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US Senators Josh Hawley, a Missouri Republican, and Richard Blumenthal, a Connecticut Democrat, introduced a bill in the Senate on June 14 that would remove the special protections afforded to online computer service providers under the Communications Decency Act of 1996.
Today@SenBlumenthaland I introduce the first bipartisan AI bill – putting power in the hands of consumers to sue when AI harms them. It’s landmark protection for Americans, and more to come https://t.co/10rJOr5IP3
— Josh Hawley (@HawleyMO) June 14, 2023
Section 230 refers to the text contained in heading 47, section 230 of the code, resulting from the passage of the Decency Act. In particular, it protects online service providers from liability for content posted by users. It also gives providers immunity from prosecution for illegal content, provided that a good faith effort is made to remove such content once discovered.
Opponents of section 230 argue that it exempts social media platforms and other online service providers from liability for the content they post. The U.S. Supreme Court recently ruled against modifying Section 230 in light of a lawsuit in which the plaintiff sought to hold social media companies liable for damages incurred as a result of the alleged posting and promotion of terrorism-related content on the platform.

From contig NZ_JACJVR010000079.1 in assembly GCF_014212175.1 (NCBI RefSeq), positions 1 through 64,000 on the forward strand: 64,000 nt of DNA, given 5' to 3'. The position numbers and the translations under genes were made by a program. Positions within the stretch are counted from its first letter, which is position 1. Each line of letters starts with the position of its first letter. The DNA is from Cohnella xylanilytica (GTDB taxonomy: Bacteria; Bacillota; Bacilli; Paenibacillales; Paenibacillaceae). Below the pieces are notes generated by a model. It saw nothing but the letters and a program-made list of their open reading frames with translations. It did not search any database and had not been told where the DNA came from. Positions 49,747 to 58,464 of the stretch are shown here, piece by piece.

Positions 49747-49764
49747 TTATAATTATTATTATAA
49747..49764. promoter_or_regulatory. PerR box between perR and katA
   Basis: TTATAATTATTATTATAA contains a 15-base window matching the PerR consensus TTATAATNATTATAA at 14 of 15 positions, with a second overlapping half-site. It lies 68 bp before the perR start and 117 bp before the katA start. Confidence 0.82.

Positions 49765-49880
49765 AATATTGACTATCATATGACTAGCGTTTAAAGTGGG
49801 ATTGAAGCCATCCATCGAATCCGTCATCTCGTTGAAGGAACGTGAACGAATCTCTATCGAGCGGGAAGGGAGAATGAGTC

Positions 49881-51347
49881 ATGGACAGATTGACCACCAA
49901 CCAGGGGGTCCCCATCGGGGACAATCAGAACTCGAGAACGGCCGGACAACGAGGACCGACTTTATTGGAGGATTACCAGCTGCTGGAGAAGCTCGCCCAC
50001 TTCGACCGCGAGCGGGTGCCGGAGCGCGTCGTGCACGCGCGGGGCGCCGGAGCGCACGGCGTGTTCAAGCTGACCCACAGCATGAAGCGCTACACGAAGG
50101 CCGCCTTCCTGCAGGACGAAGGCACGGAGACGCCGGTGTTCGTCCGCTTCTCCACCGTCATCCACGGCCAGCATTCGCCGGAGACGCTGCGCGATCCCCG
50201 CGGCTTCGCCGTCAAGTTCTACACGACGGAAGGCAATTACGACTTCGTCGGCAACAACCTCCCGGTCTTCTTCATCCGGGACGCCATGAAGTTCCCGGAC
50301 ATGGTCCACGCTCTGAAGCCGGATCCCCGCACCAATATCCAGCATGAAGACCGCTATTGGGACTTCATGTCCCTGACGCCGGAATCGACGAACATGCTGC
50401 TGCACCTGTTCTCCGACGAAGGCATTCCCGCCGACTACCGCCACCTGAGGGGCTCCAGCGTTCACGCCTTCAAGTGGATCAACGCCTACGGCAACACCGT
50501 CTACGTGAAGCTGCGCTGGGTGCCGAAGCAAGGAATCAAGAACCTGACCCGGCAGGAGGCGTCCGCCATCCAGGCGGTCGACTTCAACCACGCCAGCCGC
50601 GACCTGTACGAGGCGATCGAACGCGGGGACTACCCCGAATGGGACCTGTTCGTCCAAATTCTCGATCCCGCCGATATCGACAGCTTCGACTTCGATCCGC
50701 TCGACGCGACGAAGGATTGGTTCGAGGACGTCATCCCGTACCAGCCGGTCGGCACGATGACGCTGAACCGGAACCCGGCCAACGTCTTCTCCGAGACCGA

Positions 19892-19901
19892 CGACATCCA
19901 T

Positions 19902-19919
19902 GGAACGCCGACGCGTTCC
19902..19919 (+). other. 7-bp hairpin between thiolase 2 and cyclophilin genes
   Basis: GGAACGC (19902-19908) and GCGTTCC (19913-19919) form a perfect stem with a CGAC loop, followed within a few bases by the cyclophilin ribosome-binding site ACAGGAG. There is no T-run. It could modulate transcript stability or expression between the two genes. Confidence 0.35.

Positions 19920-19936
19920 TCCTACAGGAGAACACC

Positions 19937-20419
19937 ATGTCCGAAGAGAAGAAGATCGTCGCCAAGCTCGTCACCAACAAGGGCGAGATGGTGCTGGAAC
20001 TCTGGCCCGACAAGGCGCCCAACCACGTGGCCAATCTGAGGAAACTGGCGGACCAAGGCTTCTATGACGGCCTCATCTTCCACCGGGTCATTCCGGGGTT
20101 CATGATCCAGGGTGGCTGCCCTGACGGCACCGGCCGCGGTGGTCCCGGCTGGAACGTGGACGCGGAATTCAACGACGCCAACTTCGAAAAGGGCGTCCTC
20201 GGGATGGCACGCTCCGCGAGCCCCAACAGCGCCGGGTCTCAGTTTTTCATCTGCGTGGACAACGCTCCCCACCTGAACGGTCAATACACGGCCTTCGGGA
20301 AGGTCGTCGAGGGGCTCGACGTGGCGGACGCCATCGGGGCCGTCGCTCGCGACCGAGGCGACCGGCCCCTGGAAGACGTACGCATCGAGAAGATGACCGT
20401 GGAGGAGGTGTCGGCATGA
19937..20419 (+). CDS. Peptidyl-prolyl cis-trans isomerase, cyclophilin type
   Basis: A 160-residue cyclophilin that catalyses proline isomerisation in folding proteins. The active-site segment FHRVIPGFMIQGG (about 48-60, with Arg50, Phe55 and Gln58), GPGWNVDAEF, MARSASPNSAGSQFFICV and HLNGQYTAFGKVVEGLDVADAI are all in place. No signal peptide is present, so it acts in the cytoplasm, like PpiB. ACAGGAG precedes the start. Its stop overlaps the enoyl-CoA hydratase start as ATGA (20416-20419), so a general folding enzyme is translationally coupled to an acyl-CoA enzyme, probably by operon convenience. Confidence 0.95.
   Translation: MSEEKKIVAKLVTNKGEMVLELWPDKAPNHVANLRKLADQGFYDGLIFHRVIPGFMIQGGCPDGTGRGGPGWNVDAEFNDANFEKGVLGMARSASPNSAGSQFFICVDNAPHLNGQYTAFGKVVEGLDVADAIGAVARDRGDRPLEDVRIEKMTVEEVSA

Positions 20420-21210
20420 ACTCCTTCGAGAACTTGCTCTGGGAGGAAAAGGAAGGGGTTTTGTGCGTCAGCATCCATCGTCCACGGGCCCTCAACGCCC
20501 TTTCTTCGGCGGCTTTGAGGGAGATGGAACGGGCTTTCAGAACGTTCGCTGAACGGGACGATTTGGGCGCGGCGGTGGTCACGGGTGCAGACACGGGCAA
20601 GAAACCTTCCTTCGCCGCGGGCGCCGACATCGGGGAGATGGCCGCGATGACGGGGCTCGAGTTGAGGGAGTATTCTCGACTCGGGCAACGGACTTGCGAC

According to the Supreme Court, a social networking site cannot be held responsible for offers made by the algorithms it uses to display content, just as an email or cell phone service provider cannot be held responsible for content transmitted through their services.
The Supreme Court recently punted on deciding the future of Section 230. But how long will the status quo remain in place? Next week on 6/21, join us for a discussion on this with Benjamin Wittes, @qjurecic, @tewheelsand @alexanderabdo.
— The Brookings Institution (@BrookingsInst) June 14, 2023
However, it is currently unclear whether Section 230 actually applies to generative AI companies such as Open AI and Google, makers of ChatGPT and Bard, respectively.
During a recent Senate hearing, OpenAI CEO Sam Altman told US Senator Lindsey Graham that he was under the impression that Section 230 did not apply to his company. When, during the same hearing, he was pressured by Hawley, who asked Altman what he thought about a hypothetical situation where Congress “opened the doors of the courthouse” and allowed people affected by AI to testify in court, the CEO replied: “Please pardon my ignorance, can’t people sue us?”
While there is no specific language in section 230 describing generative AI, perhaps further discussions of its relationship to generative AI technologies could come down to the definition of “online service”.
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The GPT API, for example, is at the heart of countless AI services in the cryptocurrency and blockchain industry. If section 230 applies to generative artificial intelligence technologies, it may be difficult to hold businesses or individuals liable for harm caused by misinformation or bad advice derived from artificial intelligence.